“Please, buy some gum sir! Miss, do you have some spare change for me?”
These are common enquiries by little boys and girls in the streets of Ulaanbaatar.
Usually, these children are encouraged by their parents to go out to beg, as people have more empathy towards children than adults.
According to a study by World Bank, about one in three people are unemployed in Mongolia (World Bank, 2012). This number fluctuates greatly due to constant economic instability.
To empower communities and improve the livelihood of children, World Vision works towards economic resilience of communities through increased income generation opportunities.
STITCHING TOGETHER SUCCESS
Myagmar Yanjmaa is one astounding example. She’s the founder of a sewing and training group that was established in 2011 under World Vision Mongolia’s Economic Project.
It evolved from a group of three people family-owned business to a big company.
With two other groups, they created a “Value-added product manufacturers association,” employing 903 members.
The “Value-added product manufacturers association” consists of family businesses, micro business owners, groups, and sister companies.
HOW A SMALL BUSINESS GREW
Prior to 2011, Yanjmaa had moved to the city from the countryside with her family.
In order to make a living, she worked from dawn until sunset in a rented cellar room in a building with two other people and tailored clothes for customers.
“I had to leave my children at home,” recalls Yanjmaa.
When she attended the “How to start-up a business” training by World Vision in 2011, she realized that she was not making any profits from her business.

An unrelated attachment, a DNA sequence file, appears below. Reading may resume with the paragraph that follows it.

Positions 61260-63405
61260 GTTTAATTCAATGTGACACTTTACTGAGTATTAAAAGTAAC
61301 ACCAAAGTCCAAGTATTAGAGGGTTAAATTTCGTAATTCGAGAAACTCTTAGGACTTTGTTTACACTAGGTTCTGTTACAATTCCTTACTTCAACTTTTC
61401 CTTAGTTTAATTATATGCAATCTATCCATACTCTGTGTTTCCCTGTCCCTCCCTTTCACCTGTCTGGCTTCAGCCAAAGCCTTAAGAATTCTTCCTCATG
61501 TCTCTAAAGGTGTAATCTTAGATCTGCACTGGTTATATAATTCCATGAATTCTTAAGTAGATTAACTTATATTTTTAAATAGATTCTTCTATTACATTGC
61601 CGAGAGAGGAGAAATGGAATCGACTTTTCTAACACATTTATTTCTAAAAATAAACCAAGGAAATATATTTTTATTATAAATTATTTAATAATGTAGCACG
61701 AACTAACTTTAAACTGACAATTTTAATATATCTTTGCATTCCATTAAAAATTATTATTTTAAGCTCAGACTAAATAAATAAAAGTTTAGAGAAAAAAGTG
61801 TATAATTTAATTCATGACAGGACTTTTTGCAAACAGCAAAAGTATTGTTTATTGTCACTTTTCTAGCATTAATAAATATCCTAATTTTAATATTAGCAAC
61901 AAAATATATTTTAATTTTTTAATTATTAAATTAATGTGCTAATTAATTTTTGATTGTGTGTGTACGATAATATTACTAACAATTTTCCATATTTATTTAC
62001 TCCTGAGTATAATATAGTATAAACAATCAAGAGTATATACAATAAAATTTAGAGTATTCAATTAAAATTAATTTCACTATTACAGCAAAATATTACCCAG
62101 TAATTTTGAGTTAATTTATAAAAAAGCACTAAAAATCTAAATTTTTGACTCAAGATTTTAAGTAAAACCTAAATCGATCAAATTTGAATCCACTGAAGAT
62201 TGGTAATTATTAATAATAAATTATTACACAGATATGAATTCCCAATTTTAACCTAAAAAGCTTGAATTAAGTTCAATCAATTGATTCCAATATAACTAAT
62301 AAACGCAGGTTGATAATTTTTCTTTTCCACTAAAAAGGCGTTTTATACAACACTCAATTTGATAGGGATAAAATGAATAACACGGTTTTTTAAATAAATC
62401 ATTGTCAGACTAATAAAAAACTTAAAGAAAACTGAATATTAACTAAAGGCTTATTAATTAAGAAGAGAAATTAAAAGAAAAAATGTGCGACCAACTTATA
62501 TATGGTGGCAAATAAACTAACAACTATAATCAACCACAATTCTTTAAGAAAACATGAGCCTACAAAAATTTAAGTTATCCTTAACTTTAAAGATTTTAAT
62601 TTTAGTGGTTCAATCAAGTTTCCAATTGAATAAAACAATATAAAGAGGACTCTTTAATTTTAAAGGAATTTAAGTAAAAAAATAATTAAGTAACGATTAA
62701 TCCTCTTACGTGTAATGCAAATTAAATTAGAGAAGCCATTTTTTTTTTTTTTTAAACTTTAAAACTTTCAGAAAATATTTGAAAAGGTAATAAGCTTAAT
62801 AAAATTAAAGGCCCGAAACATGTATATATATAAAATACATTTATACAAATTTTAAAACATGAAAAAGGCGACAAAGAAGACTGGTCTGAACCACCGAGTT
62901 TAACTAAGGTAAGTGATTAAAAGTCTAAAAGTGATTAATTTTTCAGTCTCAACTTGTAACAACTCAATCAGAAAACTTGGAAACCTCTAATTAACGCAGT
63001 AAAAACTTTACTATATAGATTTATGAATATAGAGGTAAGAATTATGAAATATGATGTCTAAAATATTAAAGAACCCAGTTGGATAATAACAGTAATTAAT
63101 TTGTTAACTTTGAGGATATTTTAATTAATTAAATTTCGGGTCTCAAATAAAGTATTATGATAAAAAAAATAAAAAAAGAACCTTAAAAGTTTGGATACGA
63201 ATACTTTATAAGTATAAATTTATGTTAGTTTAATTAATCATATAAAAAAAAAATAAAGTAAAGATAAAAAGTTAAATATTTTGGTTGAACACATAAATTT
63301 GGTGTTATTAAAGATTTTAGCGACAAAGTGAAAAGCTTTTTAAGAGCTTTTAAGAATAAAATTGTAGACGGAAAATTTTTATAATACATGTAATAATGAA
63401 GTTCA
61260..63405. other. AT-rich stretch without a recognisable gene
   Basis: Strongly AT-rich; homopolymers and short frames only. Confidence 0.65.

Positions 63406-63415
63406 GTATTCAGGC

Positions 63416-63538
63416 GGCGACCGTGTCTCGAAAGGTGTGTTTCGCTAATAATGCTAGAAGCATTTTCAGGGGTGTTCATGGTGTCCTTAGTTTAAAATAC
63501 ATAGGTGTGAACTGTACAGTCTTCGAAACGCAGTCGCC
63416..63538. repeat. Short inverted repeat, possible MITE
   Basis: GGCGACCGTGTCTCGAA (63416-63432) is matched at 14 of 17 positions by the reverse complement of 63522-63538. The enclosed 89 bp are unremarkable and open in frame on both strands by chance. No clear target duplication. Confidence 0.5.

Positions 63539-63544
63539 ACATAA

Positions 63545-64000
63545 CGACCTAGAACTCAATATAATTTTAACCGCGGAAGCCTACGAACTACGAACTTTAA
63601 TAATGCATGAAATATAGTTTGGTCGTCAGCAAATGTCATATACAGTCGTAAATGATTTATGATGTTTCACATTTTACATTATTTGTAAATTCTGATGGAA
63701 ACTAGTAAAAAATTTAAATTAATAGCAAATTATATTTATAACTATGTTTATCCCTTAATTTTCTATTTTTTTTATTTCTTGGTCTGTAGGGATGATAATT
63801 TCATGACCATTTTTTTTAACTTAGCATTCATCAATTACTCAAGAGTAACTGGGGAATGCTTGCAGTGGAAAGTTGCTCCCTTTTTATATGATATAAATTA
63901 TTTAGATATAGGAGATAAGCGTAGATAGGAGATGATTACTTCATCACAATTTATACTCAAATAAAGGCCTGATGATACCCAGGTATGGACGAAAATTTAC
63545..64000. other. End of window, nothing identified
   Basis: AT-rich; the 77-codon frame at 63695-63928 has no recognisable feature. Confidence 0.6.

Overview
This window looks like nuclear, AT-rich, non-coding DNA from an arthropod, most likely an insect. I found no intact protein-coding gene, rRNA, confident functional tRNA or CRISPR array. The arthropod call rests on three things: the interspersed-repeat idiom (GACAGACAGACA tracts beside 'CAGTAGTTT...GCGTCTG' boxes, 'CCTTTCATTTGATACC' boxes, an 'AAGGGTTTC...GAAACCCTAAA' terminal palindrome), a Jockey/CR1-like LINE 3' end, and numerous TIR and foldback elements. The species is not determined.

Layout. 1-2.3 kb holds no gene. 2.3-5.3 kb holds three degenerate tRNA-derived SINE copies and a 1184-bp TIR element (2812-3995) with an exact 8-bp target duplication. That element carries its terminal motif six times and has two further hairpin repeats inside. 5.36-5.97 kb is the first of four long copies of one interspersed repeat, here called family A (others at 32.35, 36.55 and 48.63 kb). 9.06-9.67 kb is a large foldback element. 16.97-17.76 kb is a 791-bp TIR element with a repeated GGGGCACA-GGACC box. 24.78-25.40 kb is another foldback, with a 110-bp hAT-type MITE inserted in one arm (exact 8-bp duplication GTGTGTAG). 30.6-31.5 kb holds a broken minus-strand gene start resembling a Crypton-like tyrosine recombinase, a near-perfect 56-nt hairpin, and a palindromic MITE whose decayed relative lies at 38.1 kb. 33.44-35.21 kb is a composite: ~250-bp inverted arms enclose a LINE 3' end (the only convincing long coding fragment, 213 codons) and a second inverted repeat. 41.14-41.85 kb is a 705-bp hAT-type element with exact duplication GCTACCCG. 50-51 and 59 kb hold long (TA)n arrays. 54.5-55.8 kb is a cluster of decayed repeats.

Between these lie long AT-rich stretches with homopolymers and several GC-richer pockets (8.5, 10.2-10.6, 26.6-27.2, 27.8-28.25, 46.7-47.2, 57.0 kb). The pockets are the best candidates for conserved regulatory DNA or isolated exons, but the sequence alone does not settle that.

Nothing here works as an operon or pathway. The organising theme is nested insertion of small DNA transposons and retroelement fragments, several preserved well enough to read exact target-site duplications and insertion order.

“That training was an eye-opener for me. I realized we could not keep going like we were, because we were unprofitable,” she says. “That is when we established New Zagal group, and applied the lessons we learned from the training into our business.”
EXPANDING INTO A LARGER BUSINESS
The initial group consisted of five members, and during a Tailoring Exhibition, they decided to add a sister group with five additional members.
“When you have a small group, you usually do not have any of your products and designs to display. Thus, we realized that business was better with more people,” mentions Mrs. Yanjmaa.
Things started to take off. The group started getting more orders and more people joined the group.
Yanjmaa says, “As your business starts doing better, you start paying more attention to your family, and also you start thinking differently. I started sending my children to kindergarten, school, trainings and club activities. Also, from the exhibitions, I realized some of our skills were lacking and I decided to get a certificate to teach about sewing technology so other people could make better products.”
A SEWING SCHOOL
With every step forward, her goals become grander.
“With World Vision trainings, I am where I am today. So, I wanted to help others establish their businesses,” states Yanjmaa.
Now, more than 100 people have enrolled and graduated from Yanjmaa’s sewing technology classes.
She proudly declares, “After graduating from my courses, I try to guide them to establish successful businesses by connecting them to potential partners and customers. They create groups consisting of five to seven people, and are within the umbrella of our Association. Now, we have 903 members at our Association, where the Association includes 10 groups, 10 companies and over 700 family-owned businesses.”Written by Uelun Tuvshinjargal / World Vision Mongolia